That’s about the same as AUM charged by financial advisors.
So, for sure, there is survivorship bias, but folks with current whole life policies are happy with them because think of this – what is the alternative? What could they have done with that money over the last 30 years, vs. what would they have likely done?
For example, we can say, what if they just used VTI for the last 30 years? Well, great thought experiment because VTI has not been around that long! Sure, you could have done small-cap value, but there was no inexpensive way to access this factor.
So, what would you have done with the money over the last 30 years? Unless you bought something and continued to buy it year after year (as you do with whole life), I doubt you did as well.
The math here is that 1% fees over the last 30 years is pretty damn good, no matter what the asset has returned. Remember, compound growth takes decades. If you have held something for decades, especially if it is a cash-flowing asset, you are likely rich.
Here is a super important point I’m trying to make: sometimes it is better to stick with something no matter what you pay. The implication: sometimes, the old-fashioned commission model is better for you than the alternatives.
Right, so what about annuities?
The Returns of Annuities
If you are in de-accumulation, consider good annuities.
But what if you are in accumulation? Is there ANY role for annuities?
I’m going to keep this part simple. You would only buy an annuity during early accumulation because you don’t know any better. Once you have enough market exposure (or real estate exposure if that is your vice), if you want to think about annuities for principle protection and perhaps to generate income in the future, you might not be crazy. If that is, you use annuities as a bond-replacement.
And that is the key in de-accumulation or accumulation. Annuities are bond-replacements.
The long and the short of buying complicated annuities is that the devil is in the details (the contract with the provider). There are schemes and complex indexes to navigate, let alone shifting caps and spreads.
Why not just invest directly in options yourself? Or better yet, consider buffered ETFs.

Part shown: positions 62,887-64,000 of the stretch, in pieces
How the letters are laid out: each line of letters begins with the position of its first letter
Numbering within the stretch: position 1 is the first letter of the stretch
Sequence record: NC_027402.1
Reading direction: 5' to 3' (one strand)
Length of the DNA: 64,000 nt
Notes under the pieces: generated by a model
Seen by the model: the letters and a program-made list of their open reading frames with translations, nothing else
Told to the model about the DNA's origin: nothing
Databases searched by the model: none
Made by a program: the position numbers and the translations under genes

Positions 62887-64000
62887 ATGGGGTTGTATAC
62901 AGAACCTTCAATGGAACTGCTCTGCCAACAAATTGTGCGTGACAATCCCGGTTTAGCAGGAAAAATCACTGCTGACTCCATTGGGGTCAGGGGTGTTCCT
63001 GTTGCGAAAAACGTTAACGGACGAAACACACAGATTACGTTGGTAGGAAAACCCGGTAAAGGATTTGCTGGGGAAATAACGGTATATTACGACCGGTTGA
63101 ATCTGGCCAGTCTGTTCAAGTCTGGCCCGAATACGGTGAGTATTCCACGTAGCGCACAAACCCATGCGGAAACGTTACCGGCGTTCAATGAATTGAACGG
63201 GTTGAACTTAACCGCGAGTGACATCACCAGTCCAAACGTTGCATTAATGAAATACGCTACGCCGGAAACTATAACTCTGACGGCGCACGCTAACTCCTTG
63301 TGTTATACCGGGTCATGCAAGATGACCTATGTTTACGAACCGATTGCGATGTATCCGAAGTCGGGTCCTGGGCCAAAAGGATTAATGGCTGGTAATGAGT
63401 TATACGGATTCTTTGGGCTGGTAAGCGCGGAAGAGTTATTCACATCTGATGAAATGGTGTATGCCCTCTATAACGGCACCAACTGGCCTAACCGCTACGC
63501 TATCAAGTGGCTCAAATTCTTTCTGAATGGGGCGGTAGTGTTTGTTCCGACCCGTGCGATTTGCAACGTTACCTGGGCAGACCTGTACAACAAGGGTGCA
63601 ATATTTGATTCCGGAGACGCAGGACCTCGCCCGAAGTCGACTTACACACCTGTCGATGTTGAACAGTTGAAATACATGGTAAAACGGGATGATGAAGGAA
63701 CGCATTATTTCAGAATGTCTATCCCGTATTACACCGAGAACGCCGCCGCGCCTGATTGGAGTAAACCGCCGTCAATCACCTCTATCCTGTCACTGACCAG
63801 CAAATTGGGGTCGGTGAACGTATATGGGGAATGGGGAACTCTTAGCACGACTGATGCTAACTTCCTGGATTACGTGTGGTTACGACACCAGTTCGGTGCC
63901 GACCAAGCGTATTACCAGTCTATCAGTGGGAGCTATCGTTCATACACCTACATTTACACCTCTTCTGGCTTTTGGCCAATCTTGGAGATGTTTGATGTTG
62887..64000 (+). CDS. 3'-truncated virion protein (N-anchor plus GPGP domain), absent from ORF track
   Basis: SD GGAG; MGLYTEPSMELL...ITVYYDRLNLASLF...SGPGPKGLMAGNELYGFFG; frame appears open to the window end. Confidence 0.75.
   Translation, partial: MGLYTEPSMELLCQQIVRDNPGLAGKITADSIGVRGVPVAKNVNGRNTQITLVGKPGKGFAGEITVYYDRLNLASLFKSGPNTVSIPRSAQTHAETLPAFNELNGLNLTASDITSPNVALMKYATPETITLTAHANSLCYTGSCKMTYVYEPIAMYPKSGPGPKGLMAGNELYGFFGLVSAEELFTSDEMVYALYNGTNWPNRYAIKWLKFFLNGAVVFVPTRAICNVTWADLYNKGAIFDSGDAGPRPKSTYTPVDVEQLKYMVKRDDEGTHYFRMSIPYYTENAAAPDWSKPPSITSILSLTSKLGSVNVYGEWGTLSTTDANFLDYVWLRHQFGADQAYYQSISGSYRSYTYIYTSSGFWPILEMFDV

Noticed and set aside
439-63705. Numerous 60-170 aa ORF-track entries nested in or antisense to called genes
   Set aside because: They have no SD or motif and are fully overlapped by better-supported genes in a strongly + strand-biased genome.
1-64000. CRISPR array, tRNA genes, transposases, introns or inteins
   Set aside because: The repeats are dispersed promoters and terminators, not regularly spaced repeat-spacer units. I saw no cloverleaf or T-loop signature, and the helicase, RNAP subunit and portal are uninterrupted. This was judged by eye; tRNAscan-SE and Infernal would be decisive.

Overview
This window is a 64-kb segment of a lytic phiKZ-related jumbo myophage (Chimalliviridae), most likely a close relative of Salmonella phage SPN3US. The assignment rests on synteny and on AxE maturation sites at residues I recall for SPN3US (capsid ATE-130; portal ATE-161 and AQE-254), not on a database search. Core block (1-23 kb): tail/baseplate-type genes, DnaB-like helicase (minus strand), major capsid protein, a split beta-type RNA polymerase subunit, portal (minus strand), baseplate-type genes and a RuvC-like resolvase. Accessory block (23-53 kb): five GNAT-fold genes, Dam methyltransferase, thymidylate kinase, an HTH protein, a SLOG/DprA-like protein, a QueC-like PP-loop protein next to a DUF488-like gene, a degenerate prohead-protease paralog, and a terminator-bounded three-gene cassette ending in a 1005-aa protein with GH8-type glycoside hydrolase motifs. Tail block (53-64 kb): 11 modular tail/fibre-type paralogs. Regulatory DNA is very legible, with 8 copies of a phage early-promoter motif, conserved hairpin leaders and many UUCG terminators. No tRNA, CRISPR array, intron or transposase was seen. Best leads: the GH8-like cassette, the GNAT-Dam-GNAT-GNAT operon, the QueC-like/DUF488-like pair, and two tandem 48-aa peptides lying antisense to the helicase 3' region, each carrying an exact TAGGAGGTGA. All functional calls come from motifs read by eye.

As in most things in life, it is buyer beware.
Conclusion—How to Beat Your Insurance Agent’s Returns
So, in conclusion, you can beat your insurance agent’s returns if you just buy the total US economy when you have money and then don’t sell it.
This is the least expensive way to get better returns than your insurance agents can.
But who actually did that for the last 30 years? No one, cause you couldn’t. Now you can.
Now, as always, think about the purpose of the money. If you are going to buy whole life, or an annuity, what is the purpose of that money?
Sure, your kids might be better off if you have an indication for whole life insurance before you buy it. And you can use whole life or an IUL for cash accumulation, too. I’d have a good chunk of investments in something else before I did this (usually business or real estate). But for non-W-2 rich folk, there are indications for cash accumulation policies, too.
And yes, I like annuities as bond replacements. Mathematically it makes sense to floor your life-long expenses with an income annuity bought in the proceeds of bond sales (if you have an income need).
Annuities during accumulation are much more of a stretch, but hey, different strokes for different folks. Just be smart about the products, as if you are buying a rental investment or a business. Because you are.
In summary, 30 years ago, it was hard to be an investor. Now it is cheap and easy. If you are lucky enough to have good income, the game is accumulating enough assets to cover the living expenses for the rest of your life. You can do this by buying VTI and forgetting about it. That is easy. Or you can do real estate or business, or just keep working for the man. I like life insurance and annuities once you already have enough of the other good stuff.